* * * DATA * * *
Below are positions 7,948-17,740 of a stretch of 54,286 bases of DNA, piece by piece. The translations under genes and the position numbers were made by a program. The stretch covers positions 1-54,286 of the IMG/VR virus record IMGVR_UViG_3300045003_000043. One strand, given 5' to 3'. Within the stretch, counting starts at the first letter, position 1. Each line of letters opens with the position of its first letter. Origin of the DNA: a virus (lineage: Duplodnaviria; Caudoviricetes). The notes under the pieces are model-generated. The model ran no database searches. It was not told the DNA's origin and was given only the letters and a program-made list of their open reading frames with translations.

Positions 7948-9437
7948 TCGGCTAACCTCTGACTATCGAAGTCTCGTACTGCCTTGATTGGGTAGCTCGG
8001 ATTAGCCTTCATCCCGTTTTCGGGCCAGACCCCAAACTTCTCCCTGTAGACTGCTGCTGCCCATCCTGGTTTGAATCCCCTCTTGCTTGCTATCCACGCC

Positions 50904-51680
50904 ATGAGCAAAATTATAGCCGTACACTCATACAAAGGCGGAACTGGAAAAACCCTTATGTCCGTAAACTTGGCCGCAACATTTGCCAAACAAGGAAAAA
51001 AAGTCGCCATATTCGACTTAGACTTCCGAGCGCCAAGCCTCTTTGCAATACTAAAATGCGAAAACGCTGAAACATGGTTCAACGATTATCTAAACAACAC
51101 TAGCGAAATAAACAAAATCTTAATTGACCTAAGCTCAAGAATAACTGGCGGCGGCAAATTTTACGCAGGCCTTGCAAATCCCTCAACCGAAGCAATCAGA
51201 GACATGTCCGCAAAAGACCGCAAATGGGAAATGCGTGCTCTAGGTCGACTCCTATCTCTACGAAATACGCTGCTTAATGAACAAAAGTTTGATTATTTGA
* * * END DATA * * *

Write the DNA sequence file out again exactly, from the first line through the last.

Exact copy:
Below are positions 7,948-17,740 of a stretch of 54,286 bases of DNA, piece by piece. The translations under genes and the position numbers were made by a program. The stretch covers positions 1-54,286 of the IMG/VR virus record IMGVR_UViG_3300045003_000043. One strand, given 5' to 3'. Within the stretch, counting starts at the first letter, position 1. Each line of letters opens with the position of its first letter. Origin of the DNA: a virus (lineage: Duplodnaviria; Caudoviricetes). The notes under the pieces are model-generated. The model ran no database searches. It was not told the DNA's origin and was given only the letters and a program-made list of their open reading frames with translations.

Positions 7948-9437
7948 TCGGCTAACCTCTGACTATCGAAGTCTCGTACTGCCTTGATTGGGTAGCTCGG
8001 ATTAGCCTTCATCCCGTTTTCGGGCCAGACCCCAAACTTCTCCCTGTAGACTGCTGCTGCCCATCCTGGTTTGAATCCCCTCTTGCTTGCTATCCACGCC

Positions 50904-51680
50904 ATGAGCAAAATTATAGCCGTACACTCATACAAAGGCGGAACTGGAAAAACCCTTATGTCCGTAAACTTGGCCGCAACATTTGCCAAACAAGGAAAAA
51001 AAGTCGCCATATTCGACTTAGACTTCCGAGCGCCAAGCCTCTTTGCAATACTAAAATGCGAAAACGCTGAAACATGGTTCAACGATTATCTAAACAACAC
51101 TAGCGAAATAAACAAAATCTTAATTGACCTAAGCTCAAGAATAACTGGCGGCGGCAAATTTTACGCAGGCCTTGCAAATCCCTCAACCGAAGCAATCAGA
51201 GACATGTCCGCAAAAGACCGCAAATGGGAAATGCGTGCTCTAGGTCGACTCCTATCTCTACGAAATACGCTGCTTAATGAACAAAAGTTTGATTATTTGA